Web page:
A pair of important 17th century huanghuali dali marble | Inset horseshoe-back armchairs
Created in Late Ming to early Qing dynasty (circa 16th-18th century) 95.8 x 59 x 48.3 cm Provenance: Nicholas Grindley Ltd., London, 1987 Sale: Important Chinese Ceramics and Works of Art Estimate: US$600,000 – 800,000
12 symbol Kesi Dragon Robe
Created in Qianlong-Jiaqing period (1735-1820) 222.3 x 146.1 cm Sale: Important Chinese Ceramics and Works of Art Estimate: US$100,000 – 150,000
Lama bronze sculpture
Created in 18th century | Tibet, China Length: 22.2 cm Provenance: 10 December 1974 London Sotheby’s Auctrion, Lot 34 Sale: Asia! (Asian Art) Estimate: US$7,000 – 9,000
Kitagawa Utamaro (1754-1806), Portrait of Courtesan: Shinateru of the Okamoto House | Woodblock print
Created in circa 1797 Sale: From Artist to Woodblock: Japanese Prints, Online Sale Estimate: US$10,000 – $20,000
Katsushika Hokusai | Ejiri in Suruga Province from the series Thirty Six Views of Mount Fuji
Created in circa 1830-1832 Sale: From Artist to Woodblock: Japanese Prints, Online Sale Estimate: US$2,000 – 3,000
Kawase Hasui (1883-1957), “Mishima River in Mutsu”, from the “Souvenirs of Travel I” series | Woodblock print
Created in Summer 1919 Sale: From Artist to Woodblock: Japanese Prints, Online Sale Estimate: US$8,000 – $12,000
Russian art curators have reportedly led raids on approximately 30 Ukrainian museums since last years invasion, guiding the pilfering of ancient artifacts from the war-torn country.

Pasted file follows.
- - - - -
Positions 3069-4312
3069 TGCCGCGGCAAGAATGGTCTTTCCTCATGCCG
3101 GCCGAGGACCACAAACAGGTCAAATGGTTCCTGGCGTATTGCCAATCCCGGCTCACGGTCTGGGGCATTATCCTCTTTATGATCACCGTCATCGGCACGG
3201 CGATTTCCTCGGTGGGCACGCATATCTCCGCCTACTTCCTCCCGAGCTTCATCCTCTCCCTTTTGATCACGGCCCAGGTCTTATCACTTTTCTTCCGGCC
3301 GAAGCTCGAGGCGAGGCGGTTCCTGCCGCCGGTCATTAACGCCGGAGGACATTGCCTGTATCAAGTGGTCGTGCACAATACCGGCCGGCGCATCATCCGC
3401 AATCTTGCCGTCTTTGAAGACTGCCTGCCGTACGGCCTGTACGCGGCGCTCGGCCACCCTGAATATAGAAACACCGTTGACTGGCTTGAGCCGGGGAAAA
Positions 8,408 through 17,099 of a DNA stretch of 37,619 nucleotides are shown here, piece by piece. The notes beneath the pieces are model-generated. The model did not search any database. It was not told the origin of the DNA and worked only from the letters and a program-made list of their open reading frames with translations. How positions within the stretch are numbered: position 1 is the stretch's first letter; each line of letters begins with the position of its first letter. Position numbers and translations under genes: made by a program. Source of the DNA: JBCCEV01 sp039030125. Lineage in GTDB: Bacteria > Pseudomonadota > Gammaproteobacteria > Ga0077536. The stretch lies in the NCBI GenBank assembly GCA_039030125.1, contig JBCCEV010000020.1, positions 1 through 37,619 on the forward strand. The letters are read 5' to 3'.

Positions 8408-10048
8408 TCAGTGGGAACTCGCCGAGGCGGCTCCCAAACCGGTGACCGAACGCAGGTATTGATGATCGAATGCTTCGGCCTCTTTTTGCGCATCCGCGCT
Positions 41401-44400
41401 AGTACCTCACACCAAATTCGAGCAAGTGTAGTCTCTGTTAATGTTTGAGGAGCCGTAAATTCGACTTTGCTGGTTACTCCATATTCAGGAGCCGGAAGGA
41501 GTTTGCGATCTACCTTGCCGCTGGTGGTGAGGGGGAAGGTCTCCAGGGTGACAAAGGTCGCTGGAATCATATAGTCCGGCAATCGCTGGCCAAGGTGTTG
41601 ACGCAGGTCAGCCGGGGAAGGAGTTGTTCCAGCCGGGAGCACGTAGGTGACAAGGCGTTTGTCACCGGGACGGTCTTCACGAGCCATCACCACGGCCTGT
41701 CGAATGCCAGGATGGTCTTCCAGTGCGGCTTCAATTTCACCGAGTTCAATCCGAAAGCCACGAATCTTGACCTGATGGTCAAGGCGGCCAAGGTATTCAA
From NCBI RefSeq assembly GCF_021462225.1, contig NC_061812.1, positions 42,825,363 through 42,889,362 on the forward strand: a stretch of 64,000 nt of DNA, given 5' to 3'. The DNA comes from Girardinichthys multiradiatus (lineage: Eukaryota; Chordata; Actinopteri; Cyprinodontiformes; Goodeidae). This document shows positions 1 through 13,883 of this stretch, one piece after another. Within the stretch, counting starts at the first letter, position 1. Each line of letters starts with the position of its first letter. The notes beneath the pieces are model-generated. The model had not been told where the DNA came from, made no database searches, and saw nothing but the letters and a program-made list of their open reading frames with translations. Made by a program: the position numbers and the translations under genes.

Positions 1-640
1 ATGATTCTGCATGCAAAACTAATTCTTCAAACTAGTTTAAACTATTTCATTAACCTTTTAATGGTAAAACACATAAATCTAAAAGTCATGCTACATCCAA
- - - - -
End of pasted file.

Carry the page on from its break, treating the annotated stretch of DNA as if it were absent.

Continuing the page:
Across Ukraine, museums have been looted of their famed Scythian artifacts, which were left behind when the Eastern Iranian nomadic people migrated from Central Asia to modern-day Ukraine and Southern Russia between the 7th and 3rd century BC, according to the Sunday Times of London.
The raids have reportedly led to the theft of Scythian ornaments, sculptures, paintings, icons and busts worth millions.
“The orders are coming from someone pretty high up in the Kremlin,” said Sir Antony Beevor, the historian and author of “Russia: Revolution and Civil War” told the Sunday Times. “Putin’s propaganda is that Ukraine as a country doesn’t exist, it’s part of Russia — so they can grab anything they want.”
Others see the raids as a way for Russia to wipe out Ukraine’s cultural identity.
“It’s a deliberate policy to destroy the historical memory of the Ukrainian people,” said Alexsandr Symonenko, a Ukrainian archaeologist and Scythian specialist at Ukraine’s National Academy of Sciences.
The first raid came last March, shortly after Russia’s invasion, when a curator was kidnapped and thousands of pieces of artwork were stolen during the occupation of Mariupol and Melitopol.
Russian troops stole nearly 200 items from the Museum of Local Lore in Melitopol, including multiple 2,300-year-old gold pieces from the Scythian empire, according to the Museums Association.
The objects were reportedly selected by a man in a white coat who broke into the basement of the museum with Russian soldiers and selected what to steal with “long tweezers and special gloves,” said Leila Ibrahimova, the caretaker of the museum.
The largest Russian art heist targeted the Kherson Regional Art Museum where five trucks were used to steal over 15,000 pieces of artwork.
One canvas was too large to take, so it was left at the door, and an ancient cannon was also left behind because it was too heavy to move.
“It felt like I was losing my mind, that I was in a bad dream,” said the museum director, Alina Dotsenko. “It was terribly painful to see it so empty, this museum that was my pride, my love, my life.”